Since the Nexus 10's launch, users have been itching to make use of the device's pogo pins. No word has yet emerged from either Google or Samsung about the dock we spied last Christmas or the pogo charger many assumed was in the works, but in mid-December, a thread sprung up on XDA opened by a person who claimed to have the fabled pogo charging cable in the works and nearly ready for sale.
The Pebble sure wasn't the first smart watch, but it's been getting a lot of attention lately. In fact, wearable computing as an industry is seeing a bit of a resurgence in general. The trouble, at least as one company sees it, is that smart watches require you to already have an expensive phone. That's two batteries you have to keep charged! Craziness! That's where the Neptune Pine comes in.
The idea here is that your watch can have a micro-SIM of its own.
Mobile data hotspots aren't the world's most exciting products, though if you travel consistently, they can be an absolute lifesaver. But let's be brutally honest: the average mobile data consumer really doesn't care about the hotspot itself - as long as it works. They care about the network, and the monthly pricing. That's really it.
The hotspot is basically just a tiny little Wi-Fi router with a cellular modem and a lithium-ion battery inside.
Wi-Fi-only tablets are pretty popular and for good reason. No one wants to pay for a second data plan just for their slate, and the hardware is cheaper if you get it without 3G/4G radios anyway. Seems like a win. Until you get out of your house and curse your disconnected device and its inability to Google Jeff Goldblum's height at the drop of a hat. Enter FreedomPop.
The service may not be new, but it is novel: 500MB of free data per month.
One of the neatest things that the mobile revolution has brought about is an increase in intelligent fitness apps and accessories. Everything from belt clips that can tell how far you've run to zombie-augmented 5K training. The Amiigo bracelet and shoe clip combo may be one of the coolest projects, though. The company behind it promises that, between the two pieces, the system can track any workout you do. If it performs as advertised, this could be amazing.
Sure, the Tylt Vu sort of looks like it was custom-tailored for a Windows Phone 8 device, but it's also officially our favorite Qi charger after seeing it at CES last week. If you've never used a wireless charger, it's probably not immediately apparent why the Vu is particularly want-worthy. But have no doubt - it is.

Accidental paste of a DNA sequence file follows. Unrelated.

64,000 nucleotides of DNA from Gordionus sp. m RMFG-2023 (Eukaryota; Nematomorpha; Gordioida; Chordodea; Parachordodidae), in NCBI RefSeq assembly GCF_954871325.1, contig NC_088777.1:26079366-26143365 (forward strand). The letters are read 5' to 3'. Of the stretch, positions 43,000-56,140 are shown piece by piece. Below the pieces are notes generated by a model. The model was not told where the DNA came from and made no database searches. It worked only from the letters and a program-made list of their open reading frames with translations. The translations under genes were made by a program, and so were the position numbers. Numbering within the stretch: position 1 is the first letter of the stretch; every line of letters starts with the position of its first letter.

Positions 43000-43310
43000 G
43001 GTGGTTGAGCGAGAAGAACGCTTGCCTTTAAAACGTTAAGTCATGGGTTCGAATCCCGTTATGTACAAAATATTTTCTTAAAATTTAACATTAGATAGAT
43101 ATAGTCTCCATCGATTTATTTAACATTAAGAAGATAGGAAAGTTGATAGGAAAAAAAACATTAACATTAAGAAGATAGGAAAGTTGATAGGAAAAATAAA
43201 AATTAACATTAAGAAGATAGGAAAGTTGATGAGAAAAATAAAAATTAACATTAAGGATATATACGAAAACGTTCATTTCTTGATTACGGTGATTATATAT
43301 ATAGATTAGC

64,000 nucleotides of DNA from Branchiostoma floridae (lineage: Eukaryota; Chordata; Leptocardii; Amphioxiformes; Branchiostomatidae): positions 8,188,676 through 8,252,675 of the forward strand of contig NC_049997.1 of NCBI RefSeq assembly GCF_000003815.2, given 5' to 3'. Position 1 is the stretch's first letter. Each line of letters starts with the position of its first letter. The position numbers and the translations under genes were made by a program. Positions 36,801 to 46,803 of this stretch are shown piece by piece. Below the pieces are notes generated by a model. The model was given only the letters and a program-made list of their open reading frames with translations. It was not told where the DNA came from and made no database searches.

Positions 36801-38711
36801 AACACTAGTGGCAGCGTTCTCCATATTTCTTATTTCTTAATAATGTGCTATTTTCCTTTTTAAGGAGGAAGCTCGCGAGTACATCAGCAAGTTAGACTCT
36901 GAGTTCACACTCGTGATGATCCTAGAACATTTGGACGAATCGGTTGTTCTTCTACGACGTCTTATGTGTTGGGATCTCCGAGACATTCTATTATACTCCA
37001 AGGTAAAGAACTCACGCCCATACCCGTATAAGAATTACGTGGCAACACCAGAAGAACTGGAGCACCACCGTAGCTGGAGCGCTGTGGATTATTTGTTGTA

The Vu has two distinct advantages over competing chargers. First, it's also a phone stand - you can set your phone on the Vu, and still use it like you would a normal dock, because you can still actually see your phone's screen without having to strain your neck.
I love the idea of wearable computers. When I heard I'm Spa was giving away the I'm Watch Color at CES, I ran over to their booth to grab one. The plan was to get it, review it, and maybe even use it after the review, even if it made me look a little geeky. I'm Spa has a new version of the OS, "I'm Droid 2.0," which is just a scaled down version of Android, so it should be very powerful and work well with my phone.
This is an oven, an oven with an embedded 7-inch touch screen that runs Android. It's called the Dacor Discovery IQ Wall Oven. Here are some specs.
- Samsung S5PV210 1GHz CPU
- PowerVR SGX 540 GPU
- 512 MB DDR2 RAM
- 16 GB Storge
- "Hard Drive Expansion: 32GB Max"
The oven runs Android 4.0.3 (I can't believe I'm typing this) in tablet mode.
Have you heard of TransferJet? We won't begrudge you if you haven't. It's a fairly obscure bit of technology that hasn't managed to work its way into many consumer products, despite first launching to the public back in 2008. So, consider this whole article a bit of indulgent dreaming when we tell you about Toshiba's newly-announced micro-USB adapter that can add TransferJet capabilities to Android phones. What does that mean?